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Kevin Olome
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Hello, in school we are currently programming a linked list in java.

I currently don't understand how the node's work.



Why do I make private Node<AnyType> next;
What does this do?

And why do I have an inner class of Node for a linked list?
I had the same topic in C, but there it was somehow easier than in java. Because there you have pointers.


Thanks in advance for your answers ;)
 
Winston Gutkowski
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Kevin Olome wrote:Why do I make private Node<AnyType> next;
What does this do?

It points to the next Node in sequence, whatever that is, or (usually) contains null if there is no "next" Node.

And why do I have an inner class of Node for a linked list?

Well, first up: What you've shown, even if it is defined inside another class is not an "inner" class, it's a nested class (because it's static).

Second: it doesn't have to be defined that way. However, it kind of makes sense, since this particular Node class only really has any meaning in the context of your list.

I had the same topic in C, but there it was somehow easier than in java. Because there you have pointers.

If it was defined as:
private *Node<AnyType> next;
would that make it any clearer for you? Because that's basically what you're doing, even if it doesn't "look" like it.

Java references are basically like pointers; the main differences being:
1. You don't have all those nasty '*'s to worry about, because all Java object types ARE references. You never actually deal with Java objects directly.
2. You can't do anything with them (eg, arithmetic).
3. You can't allocate arbitrary space for them (as with malloc/calloc).

HIH

Winston
 
Carey Brown
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The 'next' field is actually a 'reference' to a Node. This is usually handled as a c-style pointer behind the scenes, but one where 'the contents of' (*pointer) is all you get access to in Java. You cannot perform pointer arithmetic but in your Node example you can get to the next Node by: next = next.node.

This might be helpful:
http://programmers.stackexchange.com/questions/141834/how-is-a-java-reference-different-from-a-c-pointer
 
Campbell Ritchie
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Don't call the formal type parameter AnyType. Call it something short like T or E. Then you can see immediately that it refers only to a notional type rather than a specific type.
 
Campbell Ritchie
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Pencil and paper. Draw a diagram.

Draw a series of squares each with two little black spots in. 3 or 4 squares will suffice. Label one T value (or T data or similar). Label the other one next. Then take the next square and draw an arrow from it pointing to the “next” spot in the square you have just finished.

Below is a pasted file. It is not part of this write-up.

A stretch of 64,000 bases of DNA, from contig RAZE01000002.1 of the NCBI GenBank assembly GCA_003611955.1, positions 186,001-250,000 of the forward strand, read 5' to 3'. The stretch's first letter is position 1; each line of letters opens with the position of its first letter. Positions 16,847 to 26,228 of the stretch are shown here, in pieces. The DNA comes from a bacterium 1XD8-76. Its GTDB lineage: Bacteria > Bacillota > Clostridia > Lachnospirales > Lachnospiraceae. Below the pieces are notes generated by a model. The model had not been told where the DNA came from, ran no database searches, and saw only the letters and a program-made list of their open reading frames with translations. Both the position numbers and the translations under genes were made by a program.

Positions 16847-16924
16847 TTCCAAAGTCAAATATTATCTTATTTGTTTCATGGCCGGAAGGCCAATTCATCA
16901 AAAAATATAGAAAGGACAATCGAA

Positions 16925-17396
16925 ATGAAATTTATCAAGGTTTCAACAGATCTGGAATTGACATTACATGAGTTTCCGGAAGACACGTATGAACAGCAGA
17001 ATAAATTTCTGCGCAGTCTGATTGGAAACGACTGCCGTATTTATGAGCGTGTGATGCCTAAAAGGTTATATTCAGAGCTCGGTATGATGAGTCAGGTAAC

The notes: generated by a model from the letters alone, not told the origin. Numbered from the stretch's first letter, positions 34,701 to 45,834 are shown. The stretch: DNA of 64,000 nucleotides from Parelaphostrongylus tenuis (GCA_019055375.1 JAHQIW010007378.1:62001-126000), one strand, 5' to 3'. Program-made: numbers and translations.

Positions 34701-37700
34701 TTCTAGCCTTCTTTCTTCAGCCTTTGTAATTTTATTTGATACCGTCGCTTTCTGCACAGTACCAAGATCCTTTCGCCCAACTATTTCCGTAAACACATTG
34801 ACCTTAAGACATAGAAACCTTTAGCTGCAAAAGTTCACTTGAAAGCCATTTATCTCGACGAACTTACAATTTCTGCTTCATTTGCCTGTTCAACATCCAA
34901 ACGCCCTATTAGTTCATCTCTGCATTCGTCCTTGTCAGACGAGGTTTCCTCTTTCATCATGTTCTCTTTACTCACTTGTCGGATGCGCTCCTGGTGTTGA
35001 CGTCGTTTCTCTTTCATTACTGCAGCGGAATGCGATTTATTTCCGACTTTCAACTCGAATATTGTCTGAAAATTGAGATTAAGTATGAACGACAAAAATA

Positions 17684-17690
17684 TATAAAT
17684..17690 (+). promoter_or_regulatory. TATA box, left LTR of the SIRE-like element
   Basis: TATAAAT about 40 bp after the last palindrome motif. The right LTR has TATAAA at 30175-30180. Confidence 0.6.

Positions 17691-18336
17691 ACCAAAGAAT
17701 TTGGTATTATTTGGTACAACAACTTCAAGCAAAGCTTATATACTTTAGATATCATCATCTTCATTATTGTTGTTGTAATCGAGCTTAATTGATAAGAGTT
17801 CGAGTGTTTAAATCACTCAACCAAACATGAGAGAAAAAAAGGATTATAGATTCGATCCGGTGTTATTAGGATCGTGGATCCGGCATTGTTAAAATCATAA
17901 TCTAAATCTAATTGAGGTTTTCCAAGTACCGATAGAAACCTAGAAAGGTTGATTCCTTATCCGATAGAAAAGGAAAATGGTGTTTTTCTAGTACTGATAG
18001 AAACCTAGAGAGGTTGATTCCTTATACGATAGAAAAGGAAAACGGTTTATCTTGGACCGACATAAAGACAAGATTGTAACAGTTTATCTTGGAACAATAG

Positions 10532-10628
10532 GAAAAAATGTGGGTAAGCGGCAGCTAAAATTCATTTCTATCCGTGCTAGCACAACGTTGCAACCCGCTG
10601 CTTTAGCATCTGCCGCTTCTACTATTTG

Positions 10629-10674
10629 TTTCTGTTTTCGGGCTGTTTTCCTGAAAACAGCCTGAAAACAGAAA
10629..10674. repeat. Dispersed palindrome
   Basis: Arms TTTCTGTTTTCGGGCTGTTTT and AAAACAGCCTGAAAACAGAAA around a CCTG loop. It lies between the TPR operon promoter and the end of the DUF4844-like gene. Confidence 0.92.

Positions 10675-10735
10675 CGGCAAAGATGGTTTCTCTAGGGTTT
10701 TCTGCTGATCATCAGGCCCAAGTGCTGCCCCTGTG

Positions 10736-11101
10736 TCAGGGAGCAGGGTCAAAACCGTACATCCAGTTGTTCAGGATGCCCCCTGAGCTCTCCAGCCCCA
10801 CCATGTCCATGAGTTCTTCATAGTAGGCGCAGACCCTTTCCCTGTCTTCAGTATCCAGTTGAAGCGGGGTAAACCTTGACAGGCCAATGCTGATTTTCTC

When you come to the end of the series, go a little way beyond the last square and right “null” with an arrow to the “next” spot in the last square.

You will probably find that diagram helps you. It also warns you that the last Node has a null reference. That null is unavoidable but needs to be considered when you traverse the list. Had you used my class with a previous reference (a doubly‑linked list) you would have arrows pointing the other direction, too.

There is a very similar diagram on this Wikipedia page; the numbers represent the data and the ☒ represents the null at the end.
 
Kevin Olome
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Thanks for the helpful replies.

I slowly understand how the singly linked list works.

Trying to understand what this code means: (Inserting a new node at the first place in the list)
Picture:
Image




 
Winston Gutkowski
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Kevin Olome wrote:Trying to understand what this code means: (Inserting a new node at the first place in the list)

It looks to me like your list has two "nodes" that it points to - which you haven't illustrated in your diagrams - 'first' and 'end'. And I suspect that 'end' is meant to point to the last Node in the list.

So: if you're adding the first Node, then 'first' and 'end' will both point to the same Node. Any other time it'll depend on what you're doing; but I'd say that a better name for the method you've written would be insertAsFirst() (or possibly push()), since that's what it's doing.

Presumably, you'll then also want a insertAsLast() (or append()) method, which will be slightly different.

It might be worth mentioning that linked lists can also be implemented as "rings" - ie, end.next points to first - which saves some code (and actually makes 'end' redundant), but can also be more difficult to "visualise"; so don't worry about it too much just yet.

HIH

Winston
 
Kevin Olome
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Thanks so much for you help.
I think I can solve the rest of the exercise alone.

 
Campbell Ritchie
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You're welcome
 
Winston Gutkowski
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Kevin Olome wrote:Trying to understand what this code means: (Inserting a new node at the first place in the list)

Just FYI: I don't know whether you were given that code, or wrote it yourself; but there is a much simpler way of doing an "insert first" that uses your
public Node(T data, Node<T> next)
constructor:HIH

Winston
 
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